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If only I worked for Fox News (and was assigned a 3D story) January 27, 2009

Posted by John Taylor in Uncategorized.
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4 comments

Jon Stewart has often mockingly celebrated the Fox News invention of making outrageous, charged statements in the form of leading questions. I don’t have to look back any further than President Obama’s inauguration, with Chris Wallace one hour later still asking “Is Obama even president?

 

In Fox News style, here are a few questions I’d ask the powers behind the push to bring “active” stereoscopic 3D to TV and movies:

  1. Apparently, during this year’s “Not Exactly Patriots vs. Giants” Super Bowl, we will be treated to a Sobe beverage commercial in 3D. It seems the awkwardly-shy-about-putting-its-logo-on-anything and painfully-self-conscious-about-not-overshadowing-its-customers Intel decided this is the right moment in history to print up 125 million paper stereoscopic 3D glasses (That is not at all wasteful. Suck on THAT Mother Earth!) with an Intel logo right between the eyes. And give them away free so we can watch a beverage commercial in 3D? Oh, and an episode of “Chuck” in 3D too? My Fox news question: Were Intel marketers inspired by the movie “Idiocracy” in convincing themselves that America wants to sit around looking at one another at Super Bowl parties with an Intel logo blazed between our eyes, watching ads?
  2. DreamWorks, you are going to considerable expense to make your future animated projects stereoscopic 3D. You in fact said this is why you selected Intel as your processor supplier (After all, Intel is famous infamous for its 3D and graphics capabilities). But with theater adoption of digital 3D not only off the pace but likely to even decelerate in 2009 due to economic considerations, is this the 80/20 rule in reverse? According to the Dallas Morning News: “Only about 1,300 of North America’s 40,000 or so movie screens support digital 3-D. (IMAX adds 250, which combined is still less than 1/20th). Overseas, where films now generate up to 70 percent of their theatrical revenue, only a few hundred theaters can support the technology.” So Fox News asks: We love your movies, DreamWorks, but do you think it is a good idea to exert 80% extra effort and expense even though much less than 20% of your audience can even experience it?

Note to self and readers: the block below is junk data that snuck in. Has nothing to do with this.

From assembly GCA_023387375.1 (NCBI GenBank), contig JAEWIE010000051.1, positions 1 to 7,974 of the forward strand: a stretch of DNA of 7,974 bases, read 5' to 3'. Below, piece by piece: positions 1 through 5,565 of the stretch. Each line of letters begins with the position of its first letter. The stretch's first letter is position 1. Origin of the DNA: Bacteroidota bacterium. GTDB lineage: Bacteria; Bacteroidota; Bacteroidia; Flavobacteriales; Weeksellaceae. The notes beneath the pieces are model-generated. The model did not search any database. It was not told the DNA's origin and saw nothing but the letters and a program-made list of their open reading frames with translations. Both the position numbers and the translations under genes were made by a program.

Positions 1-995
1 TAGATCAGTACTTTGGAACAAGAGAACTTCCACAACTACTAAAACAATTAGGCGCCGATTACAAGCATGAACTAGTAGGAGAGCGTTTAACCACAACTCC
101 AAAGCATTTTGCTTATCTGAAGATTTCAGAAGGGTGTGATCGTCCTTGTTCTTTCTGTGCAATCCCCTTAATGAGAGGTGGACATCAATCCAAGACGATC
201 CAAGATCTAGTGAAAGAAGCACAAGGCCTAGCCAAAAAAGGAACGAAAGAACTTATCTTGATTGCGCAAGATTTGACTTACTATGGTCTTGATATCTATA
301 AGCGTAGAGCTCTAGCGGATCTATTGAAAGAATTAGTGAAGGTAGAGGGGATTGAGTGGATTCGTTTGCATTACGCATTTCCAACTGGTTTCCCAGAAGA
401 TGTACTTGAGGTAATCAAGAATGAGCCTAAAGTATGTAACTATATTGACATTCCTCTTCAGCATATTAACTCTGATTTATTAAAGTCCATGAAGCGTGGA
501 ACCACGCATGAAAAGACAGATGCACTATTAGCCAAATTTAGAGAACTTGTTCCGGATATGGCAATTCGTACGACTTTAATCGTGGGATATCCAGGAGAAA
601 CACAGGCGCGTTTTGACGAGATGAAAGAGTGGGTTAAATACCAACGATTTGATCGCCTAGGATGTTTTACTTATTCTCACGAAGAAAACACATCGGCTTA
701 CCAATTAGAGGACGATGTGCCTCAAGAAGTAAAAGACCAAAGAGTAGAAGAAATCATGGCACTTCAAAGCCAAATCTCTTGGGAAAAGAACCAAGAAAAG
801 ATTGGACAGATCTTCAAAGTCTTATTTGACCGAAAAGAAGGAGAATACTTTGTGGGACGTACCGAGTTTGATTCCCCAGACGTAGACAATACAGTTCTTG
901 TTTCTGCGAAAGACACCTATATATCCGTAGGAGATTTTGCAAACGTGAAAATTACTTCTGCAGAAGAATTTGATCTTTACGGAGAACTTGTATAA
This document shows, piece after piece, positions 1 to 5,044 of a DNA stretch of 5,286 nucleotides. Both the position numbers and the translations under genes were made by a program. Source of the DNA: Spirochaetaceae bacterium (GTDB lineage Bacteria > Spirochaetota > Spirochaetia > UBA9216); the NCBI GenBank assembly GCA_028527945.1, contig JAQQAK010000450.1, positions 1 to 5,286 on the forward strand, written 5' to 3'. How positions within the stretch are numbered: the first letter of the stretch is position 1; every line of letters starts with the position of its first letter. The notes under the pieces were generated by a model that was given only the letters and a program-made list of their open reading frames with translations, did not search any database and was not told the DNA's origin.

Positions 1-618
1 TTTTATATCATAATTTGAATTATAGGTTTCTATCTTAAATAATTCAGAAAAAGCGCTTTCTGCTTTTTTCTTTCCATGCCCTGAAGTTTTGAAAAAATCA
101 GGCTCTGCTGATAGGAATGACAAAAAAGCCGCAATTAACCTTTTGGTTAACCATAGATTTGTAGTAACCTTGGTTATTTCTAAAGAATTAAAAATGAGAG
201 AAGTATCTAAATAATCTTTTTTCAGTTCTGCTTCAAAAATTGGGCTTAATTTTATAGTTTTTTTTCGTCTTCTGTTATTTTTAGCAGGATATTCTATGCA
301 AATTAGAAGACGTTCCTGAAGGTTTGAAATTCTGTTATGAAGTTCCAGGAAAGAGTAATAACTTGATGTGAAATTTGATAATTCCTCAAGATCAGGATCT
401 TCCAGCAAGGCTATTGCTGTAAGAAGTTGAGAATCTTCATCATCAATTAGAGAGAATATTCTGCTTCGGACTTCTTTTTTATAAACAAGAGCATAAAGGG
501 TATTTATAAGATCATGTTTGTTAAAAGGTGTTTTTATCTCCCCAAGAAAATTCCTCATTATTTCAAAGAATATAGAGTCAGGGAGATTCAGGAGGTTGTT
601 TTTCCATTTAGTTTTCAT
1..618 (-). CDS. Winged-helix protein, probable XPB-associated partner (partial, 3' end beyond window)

3. I’ll just jump to the Fox News question here. Do any of us really want to have to look like these guys to watch something in 3D?

I rest my case for a passive (no 3D glasses) 3D viewing experience.

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